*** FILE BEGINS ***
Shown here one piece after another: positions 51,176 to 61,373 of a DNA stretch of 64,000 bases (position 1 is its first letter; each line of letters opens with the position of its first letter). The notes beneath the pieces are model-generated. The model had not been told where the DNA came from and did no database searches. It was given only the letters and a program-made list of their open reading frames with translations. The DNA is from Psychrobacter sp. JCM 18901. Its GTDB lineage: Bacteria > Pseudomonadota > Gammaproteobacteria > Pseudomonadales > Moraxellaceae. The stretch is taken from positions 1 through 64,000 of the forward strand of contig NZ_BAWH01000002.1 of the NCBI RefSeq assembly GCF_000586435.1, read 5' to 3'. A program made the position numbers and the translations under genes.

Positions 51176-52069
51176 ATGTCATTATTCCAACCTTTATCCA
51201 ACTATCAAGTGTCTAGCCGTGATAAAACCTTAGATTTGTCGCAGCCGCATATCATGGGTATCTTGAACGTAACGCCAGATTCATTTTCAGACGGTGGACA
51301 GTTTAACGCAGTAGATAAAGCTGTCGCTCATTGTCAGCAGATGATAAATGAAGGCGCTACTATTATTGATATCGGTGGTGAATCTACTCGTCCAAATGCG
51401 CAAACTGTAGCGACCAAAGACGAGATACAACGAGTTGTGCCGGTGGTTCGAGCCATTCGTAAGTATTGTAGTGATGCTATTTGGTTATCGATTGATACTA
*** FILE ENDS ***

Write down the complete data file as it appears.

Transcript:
Shown here one piece after another: positions 51,176 to 61,373 of a DNA stretch of 64,000 bases (position 1 is its first letter; each line of letters opens with the position of its first letter). The notes beneath the pieces are model-generated. The model had not been told where the DNA came from and did no database searches. It was given only the letters and a program-made list of their open reading frames with translations. The DNA is from Psychrobacter sp. JCM 18901. Its GTDB lineage: Bacteria > Pseudomonadota > Gammaproteobacteria > Pseudomonadales > Moraxellaceae. The stretch is taken from positions 1 through 64,000 of the forward strand of contig NZ_BAWH01000002.1 of the NCBI RefSeq assembly GCF_000586435.1, read 5' to 3'. A program made the position numbers and the translations under genes.

Positions 51176-52069
51176 ATGTCATTATTCCAACCTTTATCCA
51201 ACTATCAAGTGTCTAGCCGTGATAAAACCTTAGATTTGTCGCAGCCGCATATCATGGGTATCTTGAACGTAACGCCAGATTCATTTTCAGACGGTGGACA
51301 GTTTAACGCAGTAGATAAAGCTGTCGCTCATTGTCAGCAGATGATAAATGAAGGCGCTACTATTATTGATATCGGTGGTGAATCTACTCGTCCAAATGCG
51401 CAAACTGTAGCGACCAAAGACGAGATACAACGAGTTGTGCCGGTGGTTCGAGCCATTCGTAAGTATTGTAGTGATGCTATTTGGTTATCGATTGATACTA